AMD Unveils FreeSync 2 Technology With HDR And LFC Support

AMD and the Radeon Technologies Group have seen great success with their FreeSync adaptive refresh rate technology. Since its introduction, over 120 FreeSync compatible displays have been brought to market that target a wide array of form factors and price points. With CES and the impending launch of its next-generation GPU architecture codenamed Vega, AMD is now ready to unleash FreeSync 2 on the world, with a goal to ultimately improve pixel quality and address some issues with first-gen products.

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One of the growing pains associated with FreeSync and its wide-array of compatible displays, is that the experience isn’t always ideal or similar across products. The displays support different maximum and minimum refresh rate targets, and some support low framerate compensation while others do not. With some FreeSync displays, when the framerate falls below the minimum refresh rate supported by the display, animations can get choppy and erratic. LFC can help address that. LFC is automatically enabled with FreeSync, but only when the FreeSync monitor being used has a maximum refresh that is greater than or equal to 2.5 times the minimum refresh rate.

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With FreeSync 2, which will be available in a number of upcoming displays in the coming months, AMD and the Radeon Technologies Group are on a mission to reduce latency, improve pixel quality by offering HDR support and better taking advantage of each individual display’s output capabilities, and enhance the experience by requiring support for low framerate compensation in FreeSync 2 certified displays. FreeSync also now supports fullscreen borderless windowed mode.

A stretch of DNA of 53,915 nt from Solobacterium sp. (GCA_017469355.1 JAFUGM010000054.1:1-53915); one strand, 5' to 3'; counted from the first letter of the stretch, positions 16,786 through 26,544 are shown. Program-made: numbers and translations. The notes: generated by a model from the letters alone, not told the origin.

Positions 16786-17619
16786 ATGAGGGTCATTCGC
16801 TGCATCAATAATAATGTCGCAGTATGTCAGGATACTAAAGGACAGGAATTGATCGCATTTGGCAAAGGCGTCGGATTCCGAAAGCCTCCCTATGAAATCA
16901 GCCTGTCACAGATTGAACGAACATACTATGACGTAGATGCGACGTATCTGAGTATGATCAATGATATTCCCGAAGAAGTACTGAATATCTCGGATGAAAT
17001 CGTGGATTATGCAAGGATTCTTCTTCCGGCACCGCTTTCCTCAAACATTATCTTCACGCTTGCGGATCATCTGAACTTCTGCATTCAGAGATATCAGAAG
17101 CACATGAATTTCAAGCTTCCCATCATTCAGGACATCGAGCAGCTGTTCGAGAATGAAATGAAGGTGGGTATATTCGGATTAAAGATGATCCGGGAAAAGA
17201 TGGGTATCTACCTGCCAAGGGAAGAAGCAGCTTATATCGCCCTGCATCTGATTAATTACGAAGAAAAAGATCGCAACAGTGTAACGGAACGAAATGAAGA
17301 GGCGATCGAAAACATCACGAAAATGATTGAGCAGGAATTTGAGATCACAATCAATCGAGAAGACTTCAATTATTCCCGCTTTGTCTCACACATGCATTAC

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As it stands today, many monitors are capable of displaying a wider-range of colors and brightness levels than their default configurations allow. And most users set up their display once and rarely re-enter its configuration menus to tailor to individual applications. In addition, applications that support HDR are typically rendered out to an SDR display, which reduces fidelity. HDR 10 and Dolby Vision, for example, offer over eight times the volume of perceivable color and brightness when output properly to compatible displays, which have been tuned properly.

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FreeSync 2 addresses this issue in an interesting way. A FreeSync 2 compatible display will provide a compatible game engine with the native characteristics of the monitor that’s attached, and the game will tune its tone mapping to the native capabilities of said display. In addition, FreeSync 2 is also designed to improve the user experience, by enabling an automatic mode switch to the higher-fidelity mode. When a FreeSync 2 enabled game launches, it will automatically switch the monitor’s mode, to make use of the monitor’s full brightness, contrast, and color space capabilities, and will then switch back automatically when swapping to Windows or another application to preserve color accuracy. AMD claims it is typical for FreeSync 2 displays to offer double the perceivable brightness and colors of sRGB, while also offering a better plug and play experience.

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FreeSync 2 can also improve input lag because the monitor doesn’t have to spend any time tone mapping for HDR / SDR output. The images coming into the display are already tuned to the specific monitor and won’t require any additional tweaking.

Finally, a display will not get FreeSync 2 certification unless is it low latency and can support LFC. Low framerate compensation is now a requirement with FreeSync 2.

FreeSync 2 will co-exist with FreeSync for now. That may cause some confusion in the marketplace, but AMD felt the improvements in quality and the user experience, in addition to the additional feature support required by the displays, warranted the new branding.

Via:  AMD
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